Apparitions: Photography and Dissemination
by Geoffrey Batchen
A co-publication from
NAMU and Power Publications
Winner of the 2020 AAANZ Best Book Prize
RRP $35.00 AUD
74 colour illustrations
250 x 176 mm
An engaging and provocative account of photography’s first commercial applications in England and their global implications. This book addresses a persistent gap in the study of photography’s history, moving beyond an appreciation of single breakthrough works to consider the photographic image’s newfound reproducibility and capacity for circulation through newsprint and other media in the nineteenth century. Batchen asks:
“Can we now devise a history for photography built around the logic of movement and transformation, migration and dissemination, rather than that of origin and singularity? Can we at last abandon the familiar safety of a history restricted to the photograph alone, and allow the structure of our narratives to emulate the sometimes illicit flow back and forth across boundaries and identities that has always characterised both the photographic image and modern life and culture? Writing a story worthy of this dynamic—a history for photography rather than a history of photographs—is, I believe, the challenge that historians like me now face. This book is a fledgling attempt to take up that challenge.”
ABOUT THE AUTHOR
Geoffrey Batchen teaches art history at Victoria University of Wellington in New Zealand, specialising in the history of photography. His books include Burning with Desire: The Conception of Photography (1997), Each Wild Idea: Writing, Photography, History (2001), Forget Me Not: Photography and Remembrance (2004), William Henry Fox Talbot (2008), What of Shoes? Van Gogh and Art History (2009), Suspending Time: Life, Photography, Death (2010), Obraz a diseminace: Za novou historii pro fotografii (Czech, 2016), and More Wild Ideas (Chinese, 2017). He also edited Photography Degree Zero: Reflections on Roland Barthes’s Camera Lucida (2009) and co-edited Picturing Atrocity: Photography in Crisis (2012). In April 2016 his exhibition Emanations: The Art of the Cameraless Photograph opened at the Govett-Brewster Art Gallery in New Plymouth, New Zealand. A book of the same name was published by Prestel.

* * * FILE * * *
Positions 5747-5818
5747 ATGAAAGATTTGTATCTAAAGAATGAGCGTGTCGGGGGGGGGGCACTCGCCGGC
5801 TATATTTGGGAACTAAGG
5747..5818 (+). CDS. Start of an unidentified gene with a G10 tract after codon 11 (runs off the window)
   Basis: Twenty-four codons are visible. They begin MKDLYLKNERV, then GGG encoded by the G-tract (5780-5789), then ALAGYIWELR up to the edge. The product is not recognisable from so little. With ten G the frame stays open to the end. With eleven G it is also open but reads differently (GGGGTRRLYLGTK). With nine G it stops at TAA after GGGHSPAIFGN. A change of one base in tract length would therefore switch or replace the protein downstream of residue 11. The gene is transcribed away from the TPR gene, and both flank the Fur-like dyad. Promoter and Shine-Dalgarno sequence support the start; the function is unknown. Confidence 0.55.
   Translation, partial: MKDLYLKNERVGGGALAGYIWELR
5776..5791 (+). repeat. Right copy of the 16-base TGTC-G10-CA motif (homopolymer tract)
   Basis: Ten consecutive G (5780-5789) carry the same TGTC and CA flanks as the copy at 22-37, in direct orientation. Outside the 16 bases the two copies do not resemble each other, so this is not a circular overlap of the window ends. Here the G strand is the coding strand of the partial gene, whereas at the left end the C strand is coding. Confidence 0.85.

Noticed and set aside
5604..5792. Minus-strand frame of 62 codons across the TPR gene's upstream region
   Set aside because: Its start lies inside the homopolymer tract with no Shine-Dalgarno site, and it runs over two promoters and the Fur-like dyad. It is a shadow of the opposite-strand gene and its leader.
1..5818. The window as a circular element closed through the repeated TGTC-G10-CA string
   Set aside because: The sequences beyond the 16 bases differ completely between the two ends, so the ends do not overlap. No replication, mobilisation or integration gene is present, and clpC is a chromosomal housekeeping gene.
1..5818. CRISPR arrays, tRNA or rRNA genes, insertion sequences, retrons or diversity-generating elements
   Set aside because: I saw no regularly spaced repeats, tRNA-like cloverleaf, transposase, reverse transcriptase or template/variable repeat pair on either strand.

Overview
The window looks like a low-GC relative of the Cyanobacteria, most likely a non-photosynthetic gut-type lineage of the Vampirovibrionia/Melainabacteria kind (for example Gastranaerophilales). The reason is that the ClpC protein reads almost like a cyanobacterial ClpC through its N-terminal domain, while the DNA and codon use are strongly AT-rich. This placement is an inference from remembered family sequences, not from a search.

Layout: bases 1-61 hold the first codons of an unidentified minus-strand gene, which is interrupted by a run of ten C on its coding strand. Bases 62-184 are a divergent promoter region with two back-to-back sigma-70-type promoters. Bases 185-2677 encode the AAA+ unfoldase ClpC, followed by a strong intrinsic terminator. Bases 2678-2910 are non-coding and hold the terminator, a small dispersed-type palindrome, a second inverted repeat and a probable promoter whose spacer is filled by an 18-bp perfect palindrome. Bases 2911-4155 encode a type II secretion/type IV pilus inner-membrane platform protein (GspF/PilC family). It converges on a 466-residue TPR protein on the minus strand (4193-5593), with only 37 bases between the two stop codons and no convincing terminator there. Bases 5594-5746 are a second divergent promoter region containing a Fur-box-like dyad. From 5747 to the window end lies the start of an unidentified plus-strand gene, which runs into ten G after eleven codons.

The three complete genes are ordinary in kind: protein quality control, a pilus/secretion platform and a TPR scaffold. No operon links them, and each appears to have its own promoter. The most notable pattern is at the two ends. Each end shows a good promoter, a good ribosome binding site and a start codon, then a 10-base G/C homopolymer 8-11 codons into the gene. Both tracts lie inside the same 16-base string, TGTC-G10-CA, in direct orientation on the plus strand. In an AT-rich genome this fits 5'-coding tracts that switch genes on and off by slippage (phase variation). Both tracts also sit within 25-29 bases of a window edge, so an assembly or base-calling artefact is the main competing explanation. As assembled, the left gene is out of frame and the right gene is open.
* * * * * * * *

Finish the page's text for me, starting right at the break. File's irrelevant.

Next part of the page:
An original, convincing and extensively researched book that may change the discipline’s understanding (in art history / photography history / critical theory / museum curating) of the complex processes involved in some of the earliest forms of commercial photography. This path-breaking study challenges photography history’s existing narrative paradigm that “privileges the singular photograph” over “the reproducible photographic image”. Batchen traces the genesis of certain early portrait daguerreotypes and their ‘transfiguration’ through engraving and lithographic printing, producing ‘ghost’ images that necessitate revaluations of both vintage photographs and their reproductions. Judiciously illustrated and with a contemporary feel, this book is constructed as a visual artefact of 2019.
—Judges of the AAANZ Best Book Prize
Geoffrey Batchen’s work has played a central role in redefining photographic studies. His current research makes another important contribution, shifting our attention from a semiotics of the image to use. In taking the earliest photography as his example, Batchen demonstrates that photography has always been entwined with other reproductive forms and the standard histories have isolated special images at the cost to the real dynamics of production and circulation.
—Steve Edwards, Professor of History & Theory of Photography, Birkbeck
Batchen has an extraordinary capacity to develop complex new ideas and to present them persuasively. He is without peer in making the history of photography a dynamic, compelling subject.
—Helen Ennis, Emeritus Professor, Centre for Art History and Art Theory, Australian National University
Photography and the Photographic Image
Photography and Commerce
Photography and Reproduction
Photography and The Great Exhibition
Photography and Empire
Photography and Identity
Photography and Photomechanical Reproduction